I’ve worked in the Writer’s Digest Market Books department for about 17 years, and I think it’s fair to say that during those 17 years we’ve averaged at least one letter from a prisoner per week. These letters have arrived addressed to every market book we do with the exception of Children’s Writer’s & Illustrator’s Market (thank goodness), about two thirds to Songwriter’s Market. (I guess the dudes in the Big House have a lot of time on their hands and a lot of blues to sing.)
Today I got three prisoner letters including the take-the-cake-with-the-file-in-it prisoner letter, a hand-written 12-page love-and-admiration note to one of our former editors. I seriously couldn’t put it down. It’s sweetly creepy and very upbeat. The grammar, punctuation and spelling are in the high end of prisoner letters overall. This inmate really poured his heart out; he’s very introspective and deep (although I’m sure his slanty backward handwriting probably means he’s deranged). He’s currently writing seven novels–I wonder if he knows about NaNoWriMo? (I guess it’s always NaNoWriMo when you’re in the slammer.)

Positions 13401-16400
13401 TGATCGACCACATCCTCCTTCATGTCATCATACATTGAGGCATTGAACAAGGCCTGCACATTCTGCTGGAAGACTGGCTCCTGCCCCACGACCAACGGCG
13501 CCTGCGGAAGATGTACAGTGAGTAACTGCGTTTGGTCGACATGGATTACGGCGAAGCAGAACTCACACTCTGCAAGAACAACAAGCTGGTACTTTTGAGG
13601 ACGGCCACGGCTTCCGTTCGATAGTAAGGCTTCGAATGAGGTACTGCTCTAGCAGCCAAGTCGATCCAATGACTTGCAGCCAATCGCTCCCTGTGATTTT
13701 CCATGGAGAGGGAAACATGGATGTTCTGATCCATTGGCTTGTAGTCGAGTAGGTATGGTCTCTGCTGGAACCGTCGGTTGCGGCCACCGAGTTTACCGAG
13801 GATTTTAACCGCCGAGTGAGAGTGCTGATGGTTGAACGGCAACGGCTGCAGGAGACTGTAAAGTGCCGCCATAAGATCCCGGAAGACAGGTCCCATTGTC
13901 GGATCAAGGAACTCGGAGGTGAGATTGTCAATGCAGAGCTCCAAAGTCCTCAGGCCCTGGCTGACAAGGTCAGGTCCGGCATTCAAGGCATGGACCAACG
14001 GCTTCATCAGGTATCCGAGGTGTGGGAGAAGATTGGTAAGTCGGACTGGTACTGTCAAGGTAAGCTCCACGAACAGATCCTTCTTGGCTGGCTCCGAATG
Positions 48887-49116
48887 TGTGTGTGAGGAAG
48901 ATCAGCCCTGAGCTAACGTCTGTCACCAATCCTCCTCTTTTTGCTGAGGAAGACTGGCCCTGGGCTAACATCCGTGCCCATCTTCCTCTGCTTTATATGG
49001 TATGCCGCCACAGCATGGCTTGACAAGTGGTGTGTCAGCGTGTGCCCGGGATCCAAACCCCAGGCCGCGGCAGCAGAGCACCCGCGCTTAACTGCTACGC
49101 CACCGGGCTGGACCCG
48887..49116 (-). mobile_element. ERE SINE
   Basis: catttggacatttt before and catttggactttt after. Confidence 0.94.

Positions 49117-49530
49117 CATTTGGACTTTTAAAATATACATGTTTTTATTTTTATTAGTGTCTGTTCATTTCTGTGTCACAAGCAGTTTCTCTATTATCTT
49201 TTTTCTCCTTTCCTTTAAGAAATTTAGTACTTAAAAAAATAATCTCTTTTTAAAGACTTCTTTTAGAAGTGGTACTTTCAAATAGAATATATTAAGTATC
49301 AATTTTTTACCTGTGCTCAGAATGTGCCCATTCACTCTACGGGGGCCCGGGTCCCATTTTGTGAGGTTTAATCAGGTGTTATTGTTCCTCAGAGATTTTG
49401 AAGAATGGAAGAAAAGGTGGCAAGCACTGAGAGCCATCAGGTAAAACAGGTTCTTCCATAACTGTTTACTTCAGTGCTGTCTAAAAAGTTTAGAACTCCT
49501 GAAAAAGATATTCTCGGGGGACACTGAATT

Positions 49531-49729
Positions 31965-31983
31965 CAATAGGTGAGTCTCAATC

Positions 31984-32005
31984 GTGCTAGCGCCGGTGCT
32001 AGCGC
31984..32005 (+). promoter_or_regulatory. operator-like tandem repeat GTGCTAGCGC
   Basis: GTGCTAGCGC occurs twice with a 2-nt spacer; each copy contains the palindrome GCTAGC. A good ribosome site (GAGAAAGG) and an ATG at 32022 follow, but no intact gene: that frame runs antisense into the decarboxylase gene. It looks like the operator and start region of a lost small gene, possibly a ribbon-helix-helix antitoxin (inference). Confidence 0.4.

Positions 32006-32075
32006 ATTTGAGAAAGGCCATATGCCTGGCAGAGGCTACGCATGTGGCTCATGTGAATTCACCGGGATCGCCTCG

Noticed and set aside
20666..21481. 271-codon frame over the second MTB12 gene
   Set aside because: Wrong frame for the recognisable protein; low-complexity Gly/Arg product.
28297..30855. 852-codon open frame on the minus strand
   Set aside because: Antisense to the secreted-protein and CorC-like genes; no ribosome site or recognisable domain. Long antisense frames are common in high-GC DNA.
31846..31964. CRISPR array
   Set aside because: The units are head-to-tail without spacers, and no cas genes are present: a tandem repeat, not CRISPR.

Since most of you probably don’t get mail from imprisoned writers, I’ll leave you with a bit of wisdom from inmate #194994:
Being a fiction writer requires a reckless abandon, especially when you realize that you are entering a field that revolves around talented people. But one thing that pushes me beyond my discouragement is that fact that being a writer isn’t based on competition. If you’ve got a story to tell, tell it, and as long as it’s interesting, I’m sure people will be eager to listen, and technically that’s what being a writer is all about–us authors wanting people to listen and hopefully even be able to enjoy our stories.